Plating the 2d Queen-on-Throne

When   the two pence Half Length had to be replaced, a contract   was given to Thomas Ham to produce them. He engraved   a plate of 50 impressions (5x10) onto a piece of steel   9 inches by 12 inches in size. Each of the fifty impressions   was engraved individually, instead of making a single   die and making transfers as had been done with the Half   Lengths. It took him and his co-workers almost a year   to engrave the entire plate.

Since each position on the plate was uniquely engraved,   it opened the possibility to individually identify the   50 stamps on the plate. Ham did this, by engraving the   letters of the alphabet (excluding the letter J) at   the bottom left and bottom right corners of each stamp.   The combinations of the two letters found on each stamp,   uniquely identify each position on the plate.

Even if the letters were not present, the plate positions   could still be reconstructed, as each of the 50 images   has unique features. Very few collectors, however, bother   to investigate that level of detail, as the corner letters   give an easy and precise method for plating this issue.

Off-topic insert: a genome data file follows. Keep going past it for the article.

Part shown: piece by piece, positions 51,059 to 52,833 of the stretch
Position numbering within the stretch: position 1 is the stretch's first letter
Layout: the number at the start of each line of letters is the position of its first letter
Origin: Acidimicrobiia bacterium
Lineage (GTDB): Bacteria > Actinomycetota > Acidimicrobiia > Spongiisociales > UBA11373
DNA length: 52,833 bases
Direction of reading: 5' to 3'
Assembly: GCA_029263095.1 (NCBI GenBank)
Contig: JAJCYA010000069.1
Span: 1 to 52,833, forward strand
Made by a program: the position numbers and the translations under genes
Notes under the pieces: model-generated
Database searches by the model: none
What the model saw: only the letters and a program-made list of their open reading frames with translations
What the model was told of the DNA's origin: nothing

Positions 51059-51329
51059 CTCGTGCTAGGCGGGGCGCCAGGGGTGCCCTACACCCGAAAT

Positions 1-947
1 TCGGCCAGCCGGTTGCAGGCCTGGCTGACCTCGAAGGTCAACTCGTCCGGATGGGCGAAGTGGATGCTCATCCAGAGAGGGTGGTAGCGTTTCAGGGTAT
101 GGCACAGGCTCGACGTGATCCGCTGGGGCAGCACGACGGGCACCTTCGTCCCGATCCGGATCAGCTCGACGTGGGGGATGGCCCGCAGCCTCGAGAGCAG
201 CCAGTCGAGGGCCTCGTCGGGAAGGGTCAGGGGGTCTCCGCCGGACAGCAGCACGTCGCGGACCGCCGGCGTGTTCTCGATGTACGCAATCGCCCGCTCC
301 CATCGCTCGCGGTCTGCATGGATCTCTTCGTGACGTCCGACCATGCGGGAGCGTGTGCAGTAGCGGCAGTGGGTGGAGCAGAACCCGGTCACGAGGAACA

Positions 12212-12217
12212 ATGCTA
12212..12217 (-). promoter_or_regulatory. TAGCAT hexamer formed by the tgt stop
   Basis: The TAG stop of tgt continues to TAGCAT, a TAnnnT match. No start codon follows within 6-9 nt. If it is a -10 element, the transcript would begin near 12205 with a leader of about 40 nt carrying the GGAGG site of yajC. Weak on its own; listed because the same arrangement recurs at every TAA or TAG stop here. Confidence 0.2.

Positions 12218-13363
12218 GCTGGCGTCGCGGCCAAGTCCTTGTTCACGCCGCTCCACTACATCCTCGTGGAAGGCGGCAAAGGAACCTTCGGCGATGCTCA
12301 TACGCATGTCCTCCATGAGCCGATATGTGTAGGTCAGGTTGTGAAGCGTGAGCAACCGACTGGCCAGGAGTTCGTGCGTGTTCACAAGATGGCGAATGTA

The fifty positions have the letter combinations as   shown in the table below:

A-E

B-F

C-G

D-H

E-I

F-K

G-L

H-M

I-N

K-O

L-P

M-Q

N-R

O-S

P-T

Q-U

R-V

S-W

T-X

U-Y

V-Z

W-A

X-B

Y-C

X-D

A-F

B-G

C-H

D-I

E-K

F-L

G-M

H-N

I-O

K-P

L-Q

M-R

N-S

O-T

P-U

Q-V

R-W

S-X

T-Y

U-X

W-Z

X-A

Y-B

Z-C

W-M

As you can see, the sequence of letters seen on the   left starts with A and proceeds alphabetically to Z   (omitting J) and, then, starts once again. The letters   on the right start with E and proceed alphabetically   to Z (again omitting J) and then restart. Only the 50th,   and final, position on the plate does not fit into this   pattern.

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